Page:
I’m a history buff, so it was a no-brainer when it came to touring the last fort ever built by the Spanish.
No trip to Vieques Island is complete without a visit to the Fortín Conde de Mirasol. Not only does it offer spectacular 360 degree views of the hills and ocean, but it’s the cultural center of Vieques Island as well.
The fort is open to the public from Wednesday – Sunday between the hours of 10 am – 4 pm. There is no admission fee, but donations are gratefully accepted.
Housed inside the fort, you’ll find a vast collection of prehistoric Caribbean artifacts which chronicle the history of the original inhabitants of Vieques. There’s also a plethora of information about the sugar industry which once thrived here, the US Naval occupation of the island, and the era of the Spanish colonization.
The fort, built over the course of 10 years starting in 1845, was constructed to accommodate the island’s military force to establish Spanish control over the region, and to protect the people from the pirates which sailed the waters around Vieques. You’ll find many cannons scattered about the walls of the property, facing the sea. The fort also served as the island’s jail and housed defiant and fugitive slaves from the sugar plantations as well as separatists fighting for Puerto Rico’s independence from Spain.
The United States government took over the fort around 1900, as they were in control of Vieques by that time. They used the fort mostly as a jail until the 1940’s, when the fort was abandoned and fell into great disrepair. Like many projects, many attempts were made to restore the fort to its previous glory, but were unsuccessful. Finally, in 1989, restoration began, and was completed in 1991.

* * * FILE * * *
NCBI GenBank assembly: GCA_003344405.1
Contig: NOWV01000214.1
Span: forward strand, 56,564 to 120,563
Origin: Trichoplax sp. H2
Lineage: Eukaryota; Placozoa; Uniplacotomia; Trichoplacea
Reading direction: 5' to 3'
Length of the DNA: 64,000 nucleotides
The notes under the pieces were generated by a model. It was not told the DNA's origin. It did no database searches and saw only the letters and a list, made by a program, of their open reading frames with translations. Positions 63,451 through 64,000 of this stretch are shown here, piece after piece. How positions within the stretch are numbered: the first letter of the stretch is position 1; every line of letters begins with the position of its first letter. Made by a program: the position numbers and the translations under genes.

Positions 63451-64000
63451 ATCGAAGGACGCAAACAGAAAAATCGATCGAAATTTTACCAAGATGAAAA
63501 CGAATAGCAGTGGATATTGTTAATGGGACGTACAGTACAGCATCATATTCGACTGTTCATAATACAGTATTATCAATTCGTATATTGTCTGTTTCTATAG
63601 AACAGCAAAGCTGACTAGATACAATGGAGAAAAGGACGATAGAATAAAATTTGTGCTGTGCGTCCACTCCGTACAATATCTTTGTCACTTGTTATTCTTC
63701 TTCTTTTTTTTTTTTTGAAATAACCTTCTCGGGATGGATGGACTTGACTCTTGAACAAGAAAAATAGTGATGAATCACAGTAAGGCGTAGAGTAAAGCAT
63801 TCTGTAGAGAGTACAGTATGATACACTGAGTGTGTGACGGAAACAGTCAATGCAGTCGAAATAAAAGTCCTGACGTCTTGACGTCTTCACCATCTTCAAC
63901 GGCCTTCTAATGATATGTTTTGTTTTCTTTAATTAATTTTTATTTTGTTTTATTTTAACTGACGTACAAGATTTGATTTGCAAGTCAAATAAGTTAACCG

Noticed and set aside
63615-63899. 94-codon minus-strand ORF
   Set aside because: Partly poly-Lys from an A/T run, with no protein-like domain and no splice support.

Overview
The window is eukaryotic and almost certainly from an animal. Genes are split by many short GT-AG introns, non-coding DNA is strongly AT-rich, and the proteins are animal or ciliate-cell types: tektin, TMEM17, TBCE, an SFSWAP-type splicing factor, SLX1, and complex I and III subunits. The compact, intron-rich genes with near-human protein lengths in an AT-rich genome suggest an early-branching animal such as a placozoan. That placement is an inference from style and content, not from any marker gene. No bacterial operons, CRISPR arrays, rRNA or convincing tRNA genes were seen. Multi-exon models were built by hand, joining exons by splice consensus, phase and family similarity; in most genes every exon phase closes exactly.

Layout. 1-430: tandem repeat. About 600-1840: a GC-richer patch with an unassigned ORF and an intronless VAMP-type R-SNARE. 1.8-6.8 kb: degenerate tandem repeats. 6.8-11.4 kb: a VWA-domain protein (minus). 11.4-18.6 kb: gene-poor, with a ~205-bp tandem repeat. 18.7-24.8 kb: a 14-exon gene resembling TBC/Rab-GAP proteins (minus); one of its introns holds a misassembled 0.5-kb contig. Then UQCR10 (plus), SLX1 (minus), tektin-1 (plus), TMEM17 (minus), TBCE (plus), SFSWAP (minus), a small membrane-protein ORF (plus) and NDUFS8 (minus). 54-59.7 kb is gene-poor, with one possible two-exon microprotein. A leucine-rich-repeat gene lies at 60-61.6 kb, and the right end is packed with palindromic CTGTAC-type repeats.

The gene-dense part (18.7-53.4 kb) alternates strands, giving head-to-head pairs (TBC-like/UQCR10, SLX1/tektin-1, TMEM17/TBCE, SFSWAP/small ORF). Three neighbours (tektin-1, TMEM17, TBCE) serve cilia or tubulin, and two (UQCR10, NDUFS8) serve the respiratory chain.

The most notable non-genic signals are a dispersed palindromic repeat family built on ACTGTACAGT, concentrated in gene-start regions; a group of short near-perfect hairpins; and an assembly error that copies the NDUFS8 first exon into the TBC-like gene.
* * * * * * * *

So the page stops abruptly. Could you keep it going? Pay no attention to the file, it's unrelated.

I enjoyed my time walking around the manicured grounds, snapping many pictures of the fort, the cannons, and the stunning views of Isabel Segunda and the ocean beyond.
I also took a great amount of time examining the exhibits inside the fort, and reading about the history of the island. I think it’s really important to get a good feel for the places in which I travel. The past is as interesting as the present.
I also had the chance to speak with Robert Rabin, the curator of the fort. He invited me into his office to sit and chat about the fort, the Puerto Ferro Archaeological Site, Vieques’ history, and the Viequenese people of today. He’s a wealth of knowledge and clearly loves what he is doing at the fort. He’s glad to answer your questions, and to provide other sightseeing and restaurant suggestions as needed.
There’s also a small gift shop located on the main floor of the fort, which carries souvenirs and local arts and crafts. You’ll also discover a rather large collection of books about the history of both Puerto Rico and Vieques.
While I was there, an art exhibition on the top floor was being prepared by a local artist and his team. The Fort Museum often features a variety of exhibits including local poetry, photographs, and sculpture, making its a great place to enjoy and appreciate the arts.
It’s a narrow and windy road to the top, but it’s worth the adventure of finding the fort. When in the town of Isabel, take a right at the far right corner (on the side of the government buildings) of the plaza, and follow the signs for the fort up the hill. Enter the gate and park at the top, right next to the fort. It’s an experience truly not to be missed.